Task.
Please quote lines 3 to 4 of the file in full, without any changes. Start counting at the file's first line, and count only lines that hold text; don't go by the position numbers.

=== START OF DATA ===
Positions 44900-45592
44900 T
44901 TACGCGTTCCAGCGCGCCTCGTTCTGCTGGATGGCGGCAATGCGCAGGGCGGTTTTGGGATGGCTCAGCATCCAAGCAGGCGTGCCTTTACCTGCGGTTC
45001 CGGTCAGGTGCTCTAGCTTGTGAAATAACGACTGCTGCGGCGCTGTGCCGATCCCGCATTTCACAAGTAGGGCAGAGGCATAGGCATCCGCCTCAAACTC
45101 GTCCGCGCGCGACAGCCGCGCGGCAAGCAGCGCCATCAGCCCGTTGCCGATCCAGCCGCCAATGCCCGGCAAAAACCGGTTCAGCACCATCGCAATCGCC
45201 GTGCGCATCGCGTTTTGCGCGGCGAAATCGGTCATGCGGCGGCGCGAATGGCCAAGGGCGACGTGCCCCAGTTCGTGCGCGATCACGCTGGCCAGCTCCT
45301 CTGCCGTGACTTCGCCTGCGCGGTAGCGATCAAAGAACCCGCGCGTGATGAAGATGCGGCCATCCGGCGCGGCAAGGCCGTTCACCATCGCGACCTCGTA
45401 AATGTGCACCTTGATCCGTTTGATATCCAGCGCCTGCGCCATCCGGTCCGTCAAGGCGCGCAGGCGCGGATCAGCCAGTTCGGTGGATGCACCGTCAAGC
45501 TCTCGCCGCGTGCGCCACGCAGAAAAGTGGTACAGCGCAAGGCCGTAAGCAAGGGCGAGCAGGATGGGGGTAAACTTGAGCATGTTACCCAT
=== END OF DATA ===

44901 TACGCGTTCCAGCGCGCCTCGTTCTGCTGGATGGCGGCAATGCGCAGGGCGGTTTTGGGATGGCTCAGCATCCAAGCAGGCGTGCCTTTACCTGCGGTTC
45001 CGGTCAGGTGCTCTAGCTTGTGAAATAACGACTGCTGCGGCGCTGTGCCGATCCCGCATTTCACAAGTAGGGCAGAGGCATAGGCATCCGCCTCAAACTC